Once your case has gone to the Sheriff, you must then deal with the Sheriff. You are no longer able to deal with Revenue staff. Revenue Sheriffs are officers of the courts and are responsible to the courts. There are Revenue Guidelines for Sheriff Enforcement (pdf) and a Code of Practice for Revenue Sheriffs (pdf).

Court action

Revenue may take legal action on a debt by referring it to a solicitor. Revenue will look for a court judgement that the amount is due. Revenue can then seek further legal action to recover the debt. Revenue has Guidelines for using the court process to pursue tax liabilities (pdf).

Attachment of a debt

If Revenue has issued a final demand for tax you owe and you do not agree to pay it, Revenue has powers of attachment of debt. This means that if you are owed money, Revenue can require that the money owed to you is paid to Revenue instead. This could include:

  • Salary from an employer
  • Money due to you from a state agency
  • Money in your bank or credit union account

This does not require a court order.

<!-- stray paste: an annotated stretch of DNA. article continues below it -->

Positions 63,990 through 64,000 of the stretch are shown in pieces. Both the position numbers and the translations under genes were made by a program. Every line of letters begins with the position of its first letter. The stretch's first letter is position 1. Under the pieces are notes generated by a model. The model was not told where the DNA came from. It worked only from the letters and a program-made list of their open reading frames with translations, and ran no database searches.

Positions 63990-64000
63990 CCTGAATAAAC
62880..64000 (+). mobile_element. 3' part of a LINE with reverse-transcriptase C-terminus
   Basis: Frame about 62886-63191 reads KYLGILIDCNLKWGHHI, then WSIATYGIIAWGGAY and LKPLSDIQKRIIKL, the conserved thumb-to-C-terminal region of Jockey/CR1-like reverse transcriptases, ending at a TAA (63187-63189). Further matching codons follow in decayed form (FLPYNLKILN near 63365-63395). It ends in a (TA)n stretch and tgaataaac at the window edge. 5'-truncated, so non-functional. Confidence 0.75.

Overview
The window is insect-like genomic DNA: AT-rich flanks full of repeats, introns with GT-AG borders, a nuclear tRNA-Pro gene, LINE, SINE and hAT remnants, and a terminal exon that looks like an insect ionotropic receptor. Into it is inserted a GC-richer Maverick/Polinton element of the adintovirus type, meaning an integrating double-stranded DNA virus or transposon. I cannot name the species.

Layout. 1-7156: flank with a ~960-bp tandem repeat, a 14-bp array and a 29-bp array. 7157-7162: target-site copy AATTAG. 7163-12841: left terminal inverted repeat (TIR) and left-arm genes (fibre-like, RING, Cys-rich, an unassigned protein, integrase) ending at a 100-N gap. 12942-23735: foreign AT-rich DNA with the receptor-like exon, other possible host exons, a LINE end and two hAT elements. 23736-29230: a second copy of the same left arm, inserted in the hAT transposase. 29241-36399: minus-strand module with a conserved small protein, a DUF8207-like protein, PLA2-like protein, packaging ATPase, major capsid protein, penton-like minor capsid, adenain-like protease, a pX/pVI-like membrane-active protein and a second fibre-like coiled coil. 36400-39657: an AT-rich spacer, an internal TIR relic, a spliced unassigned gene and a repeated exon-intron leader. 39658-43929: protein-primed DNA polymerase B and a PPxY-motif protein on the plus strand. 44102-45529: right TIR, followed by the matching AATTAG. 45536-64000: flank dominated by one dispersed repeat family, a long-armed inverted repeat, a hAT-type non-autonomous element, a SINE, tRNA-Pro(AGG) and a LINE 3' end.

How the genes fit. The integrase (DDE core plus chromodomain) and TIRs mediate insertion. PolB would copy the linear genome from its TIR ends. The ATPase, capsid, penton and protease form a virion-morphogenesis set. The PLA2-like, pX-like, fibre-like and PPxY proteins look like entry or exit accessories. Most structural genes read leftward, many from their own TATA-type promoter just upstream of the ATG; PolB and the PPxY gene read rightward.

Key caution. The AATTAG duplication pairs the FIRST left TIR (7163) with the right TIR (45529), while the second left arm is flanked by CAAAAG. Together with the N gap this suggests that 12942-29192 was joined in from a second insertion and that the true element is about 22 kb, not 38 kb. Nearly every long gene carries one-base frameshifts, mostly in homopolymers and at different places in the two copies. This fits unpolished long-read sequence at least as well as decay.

Revenue has Guidelines for Attachment (pdf).

Property tax

Local Property Tax

If you are a liable person for Local Property Tax (LPT) and you do not make a return, Revenue’s estimate will become payable by default. A liable person means the person responsible for paying. Revenue will then collect the amount due in the normal ways, such as deduction at source or attachment order.

If Revenue cannot collect the amount of LPT due, then a charge will be put on your property. You will not be able to sell your property without paying the accumulated tax together with interest and, penalties (if applicable).

If you are responsible for paying Local Property Tax (LPT), and you do not make a return, you will owe the amount that is estimated by Revenue.

If you do not pay the tax, Revenue may collect it by: